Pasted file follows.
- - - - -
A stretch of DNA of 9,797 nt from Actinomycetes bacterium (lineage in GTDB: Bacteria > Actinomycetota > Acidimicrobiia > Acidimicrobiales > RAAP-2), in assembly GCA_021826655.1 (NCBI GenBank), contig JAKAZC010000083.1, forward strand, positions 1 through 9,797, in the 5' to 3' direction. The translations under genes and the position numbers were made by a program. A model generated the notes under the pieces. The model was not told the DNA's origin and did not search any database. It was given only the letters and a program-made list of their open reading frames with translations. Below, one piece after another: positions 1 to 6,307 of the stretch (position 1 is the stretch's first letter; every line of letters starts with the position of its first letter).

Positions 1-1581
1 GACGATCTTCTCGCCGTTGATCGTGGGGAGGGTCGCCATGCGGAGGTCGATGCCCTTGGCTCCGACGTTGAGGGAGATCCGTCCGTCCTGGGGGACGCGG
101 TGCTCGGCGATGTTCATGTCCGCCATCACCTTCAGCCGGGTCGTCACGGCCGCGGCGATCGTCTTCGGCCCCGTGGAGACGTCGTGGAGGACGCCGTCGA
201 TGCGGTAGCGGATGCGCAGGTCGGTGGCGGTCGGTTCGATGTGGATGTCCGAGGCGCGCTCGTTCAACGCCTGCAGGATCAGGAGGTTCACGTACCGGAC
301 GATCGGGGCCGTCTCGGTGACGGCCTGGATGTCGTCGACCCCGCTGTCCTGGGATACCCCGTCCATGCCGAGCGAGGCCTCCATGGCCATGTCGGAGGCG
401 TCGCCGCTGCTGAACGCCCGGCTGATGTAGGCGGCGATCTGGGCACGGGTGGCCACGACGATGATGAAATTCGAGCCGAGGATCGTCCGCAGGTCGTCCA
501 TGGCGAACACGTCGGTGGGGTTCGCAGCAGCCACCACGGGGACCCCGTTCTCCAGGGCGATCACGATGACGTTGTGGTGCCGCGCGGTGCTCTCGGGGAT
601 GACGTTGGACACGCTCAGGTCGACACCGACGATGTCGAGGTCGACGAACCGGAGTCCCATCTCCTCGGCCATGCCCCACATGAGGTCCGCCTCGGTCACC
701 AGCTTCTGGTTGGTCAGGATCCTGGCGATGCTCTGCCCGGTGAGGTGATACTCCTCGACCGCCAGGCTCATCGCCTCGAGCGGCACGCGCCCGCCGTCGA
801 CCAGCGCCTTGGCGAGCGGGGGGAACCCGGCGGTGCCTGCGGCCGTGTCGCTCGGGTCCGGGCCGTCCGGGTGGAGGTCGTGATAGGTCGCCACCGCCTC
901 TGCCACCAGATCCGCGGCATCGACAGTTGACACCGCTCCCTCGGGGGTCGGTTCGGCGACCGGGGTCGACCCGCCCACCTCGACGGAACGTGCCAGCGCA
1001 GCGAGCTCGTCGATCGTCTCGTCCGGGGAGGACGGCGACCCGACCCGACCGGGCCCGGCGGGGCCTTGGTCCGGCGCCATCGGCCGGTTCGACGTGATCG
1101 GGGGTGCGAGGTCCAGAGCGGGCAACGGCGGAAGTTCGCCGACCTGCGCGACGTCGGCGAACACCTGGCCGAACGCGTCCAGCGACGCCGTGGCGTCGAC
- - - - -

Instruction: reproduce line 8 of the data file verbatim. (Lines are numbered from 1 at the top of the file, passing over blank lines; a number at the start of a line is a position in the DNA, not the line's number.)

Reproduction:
501 TGGCGAACACGTCGGTGGGGTTCGCAGCAGCCACCACGGGGACCCCGTTCTCCAGGGCGATCACGATGACGTTGTGGTGCCGCGCGGTGCTCTCGGGGAT